Preventing a data breach or network security lapse is a top priority for healthcare organizations worldwide. The very nature of the devices and data transmitted across every internal system, coupled with a typically (and often, alarmingly) low number of cybersecurity resources makes healthcare environments exceptionally vulnerable to a cyber attack. A recent HIMSS survey of 239 healthcare leaders and IT professionals revealed that as many as seventy-five percent of all those polled had experienced a significant cybersecurity event. Ransomware, email phishing, and even negligent internal users are just some of the many ways medical facilities across the country are constantly besieged by data breaches and intentional cyber crimes.

What to Know About Network Access

Network Access Control Plays A Key Role In Data Loss Prevention

With limited cybersecurity resources and understaffed IT teams, many healthcare executives don’t realize that effective data loss prevention isn’t an “all or nothing application,” but rather, a sophisticated, layered approach that relies on multiple levels of protection to systematically frustrate potential intruders. There is no final destination, only a thoughtful and persistent effort to mature the processes and technologies that identify and reduce risks to your critical data and infrastructure.  At the frontlines of a mature system defense strategy? Network Access Control (NAC).

At its core, NAC equips healthcare organizations with the ability to grant (or restrict) permissions to both users and devices trying to access the organization’s network and stored data intelligence. When properly configured, an effective NAC system quickly identifies system requests, while validating individual users, groups, and devices against a predetermined set of rules and algorithms.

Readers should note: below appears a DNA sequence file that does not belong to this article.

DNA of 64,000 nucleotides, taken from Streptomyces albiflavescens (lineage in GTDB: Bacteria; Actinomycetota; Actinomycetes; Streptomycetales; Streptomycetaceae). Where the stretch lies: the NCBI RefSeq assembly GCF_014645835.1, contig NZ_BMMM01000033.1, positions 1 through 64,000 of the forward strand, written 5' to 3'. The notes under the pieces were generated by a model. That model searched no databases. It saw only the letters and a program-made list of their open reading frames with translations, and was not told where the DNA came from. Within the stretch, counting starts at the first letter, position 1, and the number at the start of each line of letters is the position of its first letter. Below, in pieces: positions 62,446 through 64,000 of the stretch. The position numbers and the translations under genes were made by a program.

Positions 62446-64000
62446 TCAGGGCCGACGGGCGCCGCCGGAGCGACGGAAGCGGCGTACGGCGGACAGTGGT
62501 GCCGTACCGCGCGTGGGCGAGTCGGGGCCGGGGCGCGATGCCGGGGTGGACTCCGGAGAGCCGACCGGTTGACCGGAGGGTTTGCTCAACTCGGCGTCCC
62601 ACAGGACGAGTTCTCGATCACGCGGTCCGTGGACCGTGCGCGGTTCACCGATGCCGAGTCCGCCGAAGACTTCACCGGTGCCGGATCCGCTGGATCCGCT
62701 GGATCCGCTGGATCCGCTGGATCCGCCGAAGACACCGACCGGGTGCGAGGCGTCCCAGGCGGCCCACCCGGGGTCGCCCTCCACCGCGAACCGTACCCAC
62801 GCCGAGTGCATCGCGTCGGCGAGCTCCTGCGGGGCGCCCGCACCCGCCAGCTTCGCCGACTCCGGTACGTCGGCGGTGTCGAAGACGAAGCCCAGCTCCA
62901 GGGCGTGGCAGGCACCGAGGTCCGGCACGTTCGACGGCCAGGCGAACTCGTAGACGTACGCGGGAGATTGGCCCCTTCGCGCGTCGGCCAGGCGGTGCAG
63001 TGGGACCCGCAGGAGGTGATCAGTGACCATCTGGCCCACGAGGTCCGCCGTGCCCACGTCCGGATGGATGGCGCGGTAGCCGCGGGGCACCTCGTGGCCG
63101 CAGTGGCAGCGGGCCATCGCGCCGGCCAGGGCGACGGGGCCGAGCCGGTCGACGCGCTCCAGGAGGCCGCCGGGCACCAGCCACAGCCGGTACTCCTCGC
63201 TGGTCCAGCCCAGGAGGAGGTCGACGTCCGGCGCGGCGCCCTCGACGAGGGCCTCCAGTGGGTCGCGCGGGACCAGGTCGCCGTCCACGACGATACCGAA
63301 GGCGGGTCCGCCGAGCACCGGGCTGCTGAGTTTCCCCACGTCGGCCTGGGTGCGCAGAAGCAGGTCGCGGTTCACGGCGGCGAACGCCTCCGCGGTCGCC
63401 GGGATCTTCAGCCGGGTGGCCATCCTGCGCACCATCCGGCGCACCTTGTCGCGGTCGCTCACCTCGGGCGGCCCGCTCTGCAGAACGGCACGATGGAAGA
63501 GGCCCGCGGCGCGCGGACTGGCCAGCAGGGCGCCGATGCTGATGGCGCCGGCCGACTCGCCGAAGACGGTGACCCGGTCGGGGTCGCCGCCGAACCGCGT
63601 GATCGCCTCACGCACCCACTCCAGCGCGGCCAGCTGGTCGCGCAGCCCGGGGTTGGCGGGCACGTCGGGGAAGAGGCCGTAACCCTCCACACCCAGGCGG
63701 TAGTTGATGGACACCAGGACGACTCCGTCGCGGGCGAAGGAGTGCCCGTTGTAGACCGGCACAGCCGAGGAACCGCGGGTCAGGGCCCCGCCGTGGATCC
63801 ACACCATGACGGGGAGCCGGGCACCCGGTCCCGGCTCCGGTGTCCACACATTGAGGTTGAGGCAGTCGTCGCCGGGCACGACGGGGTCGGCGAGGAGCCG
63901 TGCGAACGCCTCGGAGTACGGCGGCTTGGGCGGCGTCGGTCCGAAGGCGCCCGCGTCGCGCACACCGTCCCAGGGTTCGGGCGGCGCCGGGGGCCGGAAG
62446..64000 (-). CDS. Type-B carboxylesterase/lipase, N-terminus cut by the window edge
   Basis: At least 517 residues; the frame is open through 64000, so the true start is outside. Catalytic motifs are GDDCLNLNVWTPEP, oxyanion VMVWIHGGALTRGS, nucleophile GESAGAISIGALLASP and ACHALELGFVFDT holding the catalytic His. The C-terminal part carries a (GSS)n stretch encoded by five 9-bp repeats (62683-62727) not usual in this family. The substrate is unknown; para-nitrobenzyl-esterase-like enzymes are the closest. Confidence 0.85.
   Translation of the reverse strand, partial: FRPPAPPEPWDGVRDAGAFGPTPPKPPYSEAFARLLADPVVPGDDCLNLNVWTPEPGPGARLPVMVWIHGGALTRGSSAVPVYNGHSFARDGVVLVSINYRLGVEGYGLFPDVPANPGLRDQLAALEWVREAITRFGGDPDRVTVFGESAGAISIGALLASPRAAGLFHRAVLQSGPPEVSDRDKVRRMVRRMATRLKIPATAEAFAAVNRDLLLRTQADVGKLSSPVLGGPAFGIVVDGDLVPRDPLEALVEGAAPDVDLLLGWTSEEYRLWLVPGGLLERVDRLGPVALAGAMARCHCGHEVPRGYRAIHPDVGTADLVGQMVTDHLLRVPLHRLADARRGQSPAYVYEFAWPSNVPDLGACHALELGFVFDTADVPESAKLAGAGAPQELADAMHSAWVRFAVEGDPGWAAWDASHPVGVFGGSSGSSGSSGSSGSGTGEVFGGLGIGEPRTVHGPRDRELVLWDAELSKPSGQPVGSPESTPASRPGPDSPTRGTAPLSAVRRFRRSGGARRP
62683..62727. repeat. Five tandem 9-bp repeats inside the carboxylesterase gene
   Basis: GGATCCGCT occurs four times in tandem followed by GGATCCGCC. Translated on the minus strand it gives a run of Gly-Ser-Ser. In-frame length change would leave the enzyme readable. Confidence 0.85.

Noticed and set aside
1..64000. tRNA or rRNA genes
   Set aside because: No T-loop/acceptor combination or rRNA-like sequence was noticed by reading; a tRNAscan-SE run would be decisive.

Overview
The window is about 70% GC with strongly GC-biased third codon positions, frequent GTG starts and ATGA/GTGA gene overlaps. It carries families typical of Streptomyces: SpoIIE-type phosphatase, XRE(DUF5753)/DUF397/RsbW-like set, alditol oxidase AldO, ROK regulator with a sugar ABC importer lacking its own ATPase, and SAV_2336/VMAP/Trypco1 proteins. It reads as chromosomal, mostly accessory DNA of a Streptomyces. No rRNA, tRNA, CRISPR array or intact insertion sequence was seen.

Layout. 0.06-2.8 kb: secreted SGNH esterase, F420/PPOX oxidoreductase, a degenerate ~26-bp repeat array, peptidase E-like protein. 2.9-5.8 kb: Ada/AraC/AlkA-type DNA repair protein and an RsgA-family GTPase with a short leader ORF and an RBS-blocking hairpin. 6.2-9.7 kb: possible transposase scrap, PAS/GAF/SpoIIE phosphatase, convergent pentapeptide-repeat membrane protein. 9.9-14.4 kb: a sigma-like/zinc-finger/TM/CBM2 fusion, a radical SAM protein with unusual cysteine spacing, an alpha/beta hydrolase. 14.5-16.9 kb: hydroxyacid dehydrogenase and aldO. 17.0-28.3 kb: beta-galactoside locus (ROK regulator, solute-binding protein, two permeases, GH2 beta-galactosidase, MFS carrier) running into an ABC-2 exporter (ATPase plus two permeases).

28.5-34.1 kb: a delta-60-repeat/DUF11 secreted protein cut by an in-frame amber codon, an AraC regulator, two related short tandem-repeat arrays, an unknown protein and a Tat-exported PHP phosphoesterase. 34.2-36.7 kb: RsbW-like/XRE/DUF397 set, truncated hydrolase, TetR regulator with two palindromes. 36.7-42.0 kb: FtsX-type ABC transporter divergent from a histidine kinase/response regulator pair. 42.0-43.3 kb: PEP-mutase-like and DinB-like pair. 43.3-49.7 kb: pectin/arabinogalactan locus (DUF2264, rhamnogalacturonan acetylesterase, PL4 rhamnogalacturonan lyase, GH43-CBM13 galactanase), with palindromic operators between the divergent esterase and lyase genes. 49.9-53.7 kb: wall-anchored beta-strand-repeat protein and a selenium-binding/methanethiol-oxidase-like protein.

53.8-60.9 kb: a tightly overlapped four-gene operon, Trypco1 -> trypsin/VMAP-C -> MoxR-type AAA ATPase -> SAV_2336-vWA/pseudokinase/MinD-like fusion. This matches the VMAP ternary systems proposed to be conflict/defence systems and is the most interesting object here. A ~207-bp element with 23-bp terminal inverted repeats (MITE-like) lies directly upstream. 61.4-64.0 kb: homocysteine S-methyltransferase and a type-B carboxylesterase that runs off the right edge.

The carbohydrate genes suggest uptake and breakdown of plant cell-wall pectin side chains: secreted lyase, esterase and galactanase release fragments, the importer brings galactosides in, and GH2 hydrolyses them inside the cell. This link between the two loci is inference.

Unfortunately, while the concept of NAC protocol is relatively straightforward, effective deployment is often not so simple. There are countless factors to consider when determining who (and what) should have access to your system. Developing several mission-critical policies within your NAC can help streamline the process. Some vital considerations include:

Device And User Identification

The first step in an effective NAC solution requires identifying all potential users and devices within your digital channels. Most healthcare executives struggle to easily identify all possible system users and access use cases. However, device discovery adds additional complexity due to the rapid surge in connective devices and the increase in IoT technology, making it critical to develop a full inventory for a global network perspective before moving forward with any NAC strategy.

Establish Access Policy

Next, healthcare organizations must establish an extensive roles matrix that defines various permission levels for every individual device and user based on each unique and specific operational situation. As a general rule of thumb, most cybersecurity professionals recommend restricting permissions so every user or device can only access what is absolutely necessary based on role, function, or purpose in order to protect data intelligence, yet still uphold HIPAA regulations. 

Guest Access

Beyond internal users and devices, many healthcare facilities have outside users (patients, referral partners, vendors, etc.) that may also require access to the network at various levels. Outlining a thorough guest access policy with necessary connection restrictions allows guests to connect to the internal corporate network with reduced levels of cyber risk.

Endpoint Device Compliance

A thorough NAC also mandates the protocol for consistently assessing, maintaining, and updating compliance on all endpoint devices accessing the system. Devices that fail to meet approved standards should have system permissions revoked until the required patches or updates are installed. Additionally, in the event an unauthorized device or user tries to connect with the facility’s digital environment, a strategy should be put in place that instantly launches disconnection and notification to minimize potential network security risk.